Dean Mathey cared about people and places.

He loved his adopted hometown of Princeton and was a champion of education.

He competed at Wimbledon, was a graduate of Princeton University and then became a bond salesman who earned $15 a week. He served in World War I, is credited with saving Princeton University’s endowment during the Great Depression and retired as the Chairman of the Bank of New York.

Mathey died in 1972, but two decades before his death, he created The Bunbury Company, through which he carried out his charitable giving. After operating as a private foundation for over 65 years, the trustees of The Bunbury Company recently made the decision to become a donor advised fund at the Princeton Area Community Foundation. This decision allows the foundation’s strong philanthropic tradition of grant making to continue with the support and professional guidance of the Community Foundation.

Through the Bunbury Company, Mathey’s philanthropy made an indelible impact on the Princeton community, a place he called home for over 60 years. He valued education and gave generously to his alma mater, Princeton University. He was a formative supporter of Princeton Day School, leaving his beloved home, Pretty Brook Farm, to the school in his estate. He led the campaign to build the Princeton YMCA and gave generously to many other important community projects including Princeton Community Chest, the Princeton Youth Fund, and Princeton-Blairstown.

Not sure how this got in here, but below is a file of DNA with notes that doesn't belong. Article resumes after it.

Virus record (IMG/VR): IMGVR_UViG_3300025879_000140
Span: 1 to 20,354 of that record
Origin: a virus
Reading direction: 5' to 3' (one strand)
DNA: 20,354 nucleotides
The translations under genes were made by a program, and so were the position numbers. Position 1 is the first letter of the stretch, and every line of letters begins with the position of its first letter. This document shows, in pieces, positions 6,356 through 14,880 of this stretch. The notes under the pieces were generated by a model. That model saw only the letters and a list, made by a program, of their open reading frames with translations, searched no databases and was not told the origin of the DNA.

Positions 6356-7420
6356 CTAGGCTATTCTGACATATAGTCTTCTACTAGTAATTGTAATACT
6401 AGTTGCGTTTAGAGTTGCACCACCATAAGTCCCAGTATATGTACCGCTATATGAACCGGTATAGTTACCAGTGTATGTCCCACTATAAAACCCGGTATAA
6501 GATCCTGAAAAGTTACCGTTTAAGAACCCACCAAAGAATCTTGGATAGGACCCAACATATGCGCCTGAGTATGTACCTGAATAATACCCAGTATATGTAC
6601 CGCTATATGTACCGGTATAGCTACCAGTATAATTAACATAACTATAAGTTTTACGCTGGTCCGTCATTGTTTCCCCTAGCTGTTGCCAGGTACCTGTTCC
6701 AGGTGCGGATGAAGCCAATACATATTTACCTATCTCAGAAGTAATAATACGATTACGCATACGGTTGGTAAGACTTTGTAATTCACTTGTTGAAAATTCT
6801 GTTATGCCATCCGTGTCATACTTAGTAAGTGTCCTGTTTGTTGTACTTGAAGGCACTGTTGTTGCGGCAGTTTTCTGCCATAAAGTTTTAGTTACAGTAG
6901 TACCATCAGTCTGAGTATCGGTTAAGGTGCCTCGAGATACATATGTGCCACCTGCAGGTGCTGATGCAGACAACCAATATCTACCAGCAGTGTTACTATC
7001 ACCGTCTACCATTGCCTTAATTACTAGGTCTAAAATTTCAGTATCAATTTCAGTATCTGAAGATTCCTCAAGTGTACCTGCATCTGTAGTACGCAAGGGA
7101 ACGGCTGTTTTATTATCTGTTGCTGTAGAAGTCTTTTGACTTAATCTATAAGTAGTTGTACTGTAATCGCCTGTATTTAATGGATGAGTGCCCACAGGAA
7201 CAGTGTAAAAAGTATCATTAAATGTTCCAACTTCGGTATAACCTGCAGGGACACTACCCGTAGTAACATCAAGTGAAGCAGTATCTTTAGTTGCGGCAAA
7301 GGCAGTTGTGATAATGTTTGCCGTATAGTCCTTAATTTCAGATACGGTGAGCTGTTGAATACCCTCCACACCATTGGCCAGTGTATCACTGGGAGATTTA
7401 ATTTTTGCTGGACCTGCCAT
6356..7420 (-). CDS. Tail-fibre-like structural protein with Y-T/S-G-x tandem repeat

In 1962, The Bunbury Company funded and helped launch an operating foundation, The Windham Foundation in southern Vermont, where Dean Mathey’s cousins had long-spent family summers. The foundation continues to operate in Grafton, Vermont.

Mathey served as a trustee of Princeton University from 1927 to 1960, and as trustee emeritus until his death in 1972. He chaired the Finance Committee for more than a decade and is credited with saving the University’s endowment during the Great Depression by methodically moving funds out of common stocks, as early as 1928, that he considered overvalued.

During his tenure as a Princeton trustee, he served on each of the school’s nine standing committees, but his favorite was buildings and grounds, according to the Princeton Alumni Weekly.

According to PAW, at his 50th class reunion, he said, “[I]t seems to me we sense how fleeting all things are, not only the things we build with our hands, but life itself and even our posterity. And along with this we also sense, subconsciously perhaps, that the great seats of learning … some established as far back as the eleventh century — have withstood the ravages of time better than any other thing to which we ourselves may contribute.”

Yet Mathey’s contributions to the community were many, and they continue today.

The Bunbury Fund has seven advisors who oversee a bi-annual competitive grants process that its focused on strategic capacity building for nonprofit organizations within the Greater Mercer County region. More information can be found at the Community Foundation’s The Bunbury Fund page.